Why we still need Alan Jones
Updated: Apr 1, 2020
RadioInfo article from Thursday October 31st, 2019
A decade ago, I was working as a radio announcer in regional Queensland. A couple of my colleagues were serving it up to Kyle Sandilands. I doubt I need to let you know what they were saying, or if what they said would come as any surprise to Kyle. Sitting nearby was the late, great radio man Terry Kerr. He said,
“Why don’t you actually listen to him and think about what he’s doing right?”
For the last five years, on and off, I have shared a portion of my working day with Alan Jones. Alan won’t know my name or face but I have paneled, scheduled, edited and provided live advertising copy to the man in the building at Pyrmont. Long time listener, never a caller. I have endured countless ribbing over the amount of time I have had to spend listening to 2GB Breakfast. Again, like Kyle, I doubt any of this will come as any surprise to Alan. It takes considerable courage to admit to liking the man and his brand of radio, despite his 122 consecutive survey wins in the tough Sydney market.
Yet, here I am.
I’m not going to trouble you radio people with a recap of Alan’s Jacinda Ardern comments. They weren’t the most savoury. Alan apologised. If, across your entire adult life, you have never made a foolish comment to or about someone and had to apologise, then I’m going to suggest either you don’t go out much or have few friends left. We’ve all done it. Keyboard warriors, take the advice of my mother (it’s actually from the Bible, but mum used it on me ALL THE TIME) and remove the log from your own eye before you remove the speck from your brother’s. Let’s all move on.
Alan is in the very rare position in the media now where he is genuinely able to say what he thinks. Like him or not, we need these people. They may not always conform to your own beliefs but the crux of the matter is that Alan does not use his position to spruik his shampoo brand, become an Influencer or encourage people to view pouty pictures on Instagram. If you actually listen, you’ll find that the issues Alan “goes on about” are critical to the good health of our nation. Will we have access to water? Where is our food coming from? Political secrecy. In the last couple of weeks he took PM Scott Morrison to task over his response to the drought and heard from a very emotional Kirsty from Berrigan who had zero water left, livestock she and her husband would have to sell and an overflowing Murray River just 30km down the road that she’s unable to touch. Very quietly, with no to do around his own involvement, he mentioned this week that Kirsty was going to get a water allocation. That’s a good use of media power.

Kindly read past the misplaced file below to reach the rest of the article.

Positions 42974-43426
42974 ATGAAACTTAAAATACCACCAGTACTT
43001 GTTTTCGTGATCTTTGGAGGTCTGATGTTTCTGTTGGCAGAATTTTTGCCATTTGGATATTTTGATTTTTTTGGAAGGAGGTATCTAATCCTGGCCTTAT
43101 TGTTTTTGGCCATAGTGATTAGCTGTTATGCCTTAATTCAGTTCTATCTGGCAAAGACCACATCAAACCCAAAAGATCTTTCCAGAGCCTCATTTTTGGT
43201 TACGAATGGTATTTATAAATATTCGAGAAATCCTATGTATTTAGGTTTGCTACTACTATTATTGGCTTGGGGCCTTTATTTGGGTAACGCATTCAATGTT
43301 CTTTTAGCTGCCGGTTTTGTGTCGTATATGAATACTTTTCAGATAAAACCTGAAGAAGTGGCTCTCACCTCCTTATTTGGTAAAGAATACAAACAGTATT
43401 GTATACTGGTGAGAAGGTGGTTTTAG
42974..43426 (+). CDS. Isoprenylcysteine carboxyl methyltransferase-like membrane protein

A few other things I know about this very private man. I believe he works harder than anyone else in the industry. He might have a team of producers who aid his process but, having worked in both roles, you can’t just hand someone a document you’ve written on fiscal policy. The reader, whomever it is, has to understand it themselves to make it cohesive to their audience. That doesn’t even factor in the unexpected element of debate on a topic. Imagine the diversity Alan and his team encounter every day? And, he then writes opinion and commentary too, never seeming to falter on dates, names and purpose.
Radio is a tough game. Turnover is frequent. Some of Alan’s colleagues have been working with him for a very long time. His crew are generous with their knowledge, respectful of Alan and their show. They know how thorough and exacting they need to be with people, dates and statistics, but, they are also fun and filled with Dad jokes.
If you listen, you’ll know Alan ends each show with one of these; the cornier the better. Irrespective of the light relief, some days I find it hard to put the show down after I’m finished with it. Kyle Sandiland’s great gift is that he is allowed to say the things we all think, but are too scared to articulate. I appreciate his value to the media landscape and, engage whenever he opens his mouth. Alan’s show leaves me with the feeling that I could and should be actively doing more to make a positive future for my children. That (thanks Terry) is what Alan continues to do right.